• æ which is pronounced like the a in cat
    • ø which is pronounced like the u in mud
    • å which is pronounced like the o in Minnesota
  • The g is never soft and is often suppressed.
  • The s is often slurred.
  • The d is often silent, especially in nord, which is also true for a final t.

To really pronounce Norwegian correctly you need to be coached by a Norwegian. Of course, once you finally get the pronunciation right after numerous repetitions, you will travel 100 miles along the coast, the dialect will change, and you will have to start all over again! 


There are a number of things that we learned to really appreciate about Norwegian culture during the two years we spent there:

  • If we only stayed in an anchorage for just one day, we usually didn’t meet anyone. However, if we stayed for two or three days, there would almost always be a knock on the hull from someone dropping by to see if we needed anything. 
  • Most Norwegians will just say hei (hello) upon meeting you and only say hyggelig å treffe deg (pleased to meet you) at the end of the meeting. This is unlike our culture where we automatically say “Pleased to meet you” when we meet someone new. As our Norwegian friend said when we pointed out this difference, “But how do I know I am pleased to meet you if we’ve just met? Maybe you’ll turn out to be a jerk!”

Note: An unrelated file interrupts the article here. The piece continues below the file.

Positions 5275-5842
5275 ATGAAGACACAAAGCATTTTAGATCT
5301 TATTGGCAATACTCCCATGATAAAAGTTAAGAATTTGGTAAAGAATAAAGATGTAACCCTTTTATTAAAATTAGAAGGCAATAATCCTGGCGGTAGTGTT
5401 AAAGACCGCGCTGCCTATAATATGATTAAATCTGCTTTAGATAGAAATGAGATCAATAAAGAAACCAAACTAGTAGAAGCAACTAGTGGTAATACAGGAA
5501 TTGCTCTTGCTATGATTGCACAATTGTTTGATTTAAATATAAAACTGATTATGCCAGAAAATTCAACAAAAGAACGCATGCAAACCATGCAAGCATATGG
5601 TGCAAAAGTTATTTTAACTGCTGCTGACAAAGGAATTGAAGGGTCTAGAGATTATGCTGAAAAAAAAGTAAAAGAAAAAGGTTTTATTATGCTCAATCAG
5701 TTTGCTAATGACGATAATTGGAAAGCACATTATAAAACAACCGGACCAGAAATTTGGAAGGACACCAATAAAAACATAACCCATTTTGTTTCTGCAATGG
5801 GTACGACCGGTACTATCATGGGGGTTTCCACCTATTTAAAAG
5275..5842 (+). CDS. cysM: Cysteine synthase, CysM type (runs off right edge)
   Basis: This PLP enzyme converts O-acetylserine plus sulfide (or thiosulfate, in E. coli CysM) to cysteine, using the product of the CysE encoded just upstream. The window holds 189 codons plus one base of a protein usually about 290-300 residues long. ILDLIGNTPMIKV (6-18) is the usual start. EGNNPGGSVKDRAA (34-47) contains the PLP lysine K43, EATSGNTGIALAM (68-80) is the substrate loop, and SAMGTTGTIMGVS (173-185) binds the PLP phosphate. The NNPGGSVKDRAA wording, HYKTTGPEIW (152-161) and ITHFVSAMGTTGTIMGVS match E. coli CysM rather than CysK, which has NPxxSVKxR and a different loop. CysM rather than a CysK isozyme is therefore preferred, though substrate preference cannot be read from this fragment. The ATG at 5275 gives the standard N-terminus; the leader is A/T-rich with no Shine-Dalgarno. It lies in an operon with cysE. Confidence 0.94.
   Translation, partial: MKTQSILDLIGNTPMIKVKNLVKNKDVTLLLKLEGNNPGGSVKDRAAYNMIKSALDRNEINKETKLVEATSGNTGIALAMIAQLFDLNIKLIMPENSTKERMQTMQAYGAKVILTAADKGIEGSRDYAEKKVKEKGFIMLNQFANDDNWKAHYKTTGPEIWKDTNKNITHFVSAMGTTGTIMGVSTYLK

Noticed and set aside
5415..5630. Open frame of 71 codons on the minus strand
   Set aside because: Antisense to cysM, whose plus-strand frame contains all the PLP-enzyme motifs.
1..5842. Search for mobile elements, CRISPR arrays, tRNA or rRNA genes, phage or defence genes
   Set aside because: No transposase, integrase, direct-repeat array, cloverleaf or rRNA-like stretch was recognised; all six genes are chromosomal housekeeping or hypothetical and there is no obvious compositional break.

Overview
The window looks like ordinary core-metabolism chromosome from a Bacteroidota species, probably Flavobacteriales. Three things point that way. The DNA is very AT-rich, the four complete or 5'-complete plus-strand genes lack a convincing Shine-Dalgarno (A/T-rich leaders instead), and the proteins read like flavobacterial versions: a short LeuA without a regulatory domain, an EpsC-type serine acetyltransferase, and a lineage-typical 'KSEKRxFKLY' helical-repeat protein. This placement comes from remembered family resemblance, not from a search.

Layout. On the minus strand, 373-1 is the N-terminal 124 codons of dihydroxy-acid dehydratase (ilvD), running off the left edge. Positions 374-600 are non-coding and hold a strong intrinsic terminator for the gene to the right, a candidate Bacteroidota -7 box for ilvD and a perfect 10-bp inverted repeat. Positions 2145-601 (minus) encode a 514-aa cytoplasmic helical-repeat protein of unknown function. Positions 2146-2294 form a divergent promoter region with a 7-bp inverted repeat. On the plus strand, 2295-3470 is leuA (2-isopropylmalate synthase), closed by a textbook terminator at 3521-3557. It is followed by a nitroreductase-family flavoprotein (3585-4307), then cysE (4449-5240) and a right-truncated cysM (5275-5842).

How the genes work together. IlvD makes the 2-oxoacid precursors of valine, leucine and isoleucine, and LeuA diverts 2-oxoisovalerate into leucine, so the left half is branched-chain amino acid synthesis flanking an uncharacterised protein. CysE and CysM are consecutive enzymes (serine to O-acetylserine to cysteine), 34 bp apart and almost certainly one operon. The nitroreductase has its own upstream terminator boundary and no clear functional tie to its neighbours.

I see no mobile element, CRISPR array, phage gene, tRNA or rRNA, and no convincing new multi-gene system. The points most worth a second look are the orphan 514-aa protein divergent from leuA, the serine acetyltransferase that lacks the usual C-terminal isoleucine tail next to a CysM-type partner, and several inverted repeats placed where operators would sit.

• Norwegians also don’t tend to say “please” as much as English speakers do. However, takk (thank you) is used all the time as is vær så god (which can mean anything from “Can I help you?” to “You’re welcome”).


Norway goes on holiday in July. This means that harbours and marinas are jammed solid, at least in the more populated areas, and getting any repairs done on your boat will be impossible during this time.

May 17th is Norway Day and, if you can arrange to be in Norway on this day, do! It says something wonderful about a country whose national day is a day for children rather than a day for the military.

Flag Etiquette

Norwegians are flag conscious, with a flagstaff on almost every country house. It is therefore important to fly the Norwegian courtesy flag and to observe proper flag etiquette.

Art and Music

When invited into a Norwegian home we were almost without exception impressed by the amount of original Norwegian art on display. This interest in Norwegian art also carries through to the public arena, and numerous harbours have outdoor art installations.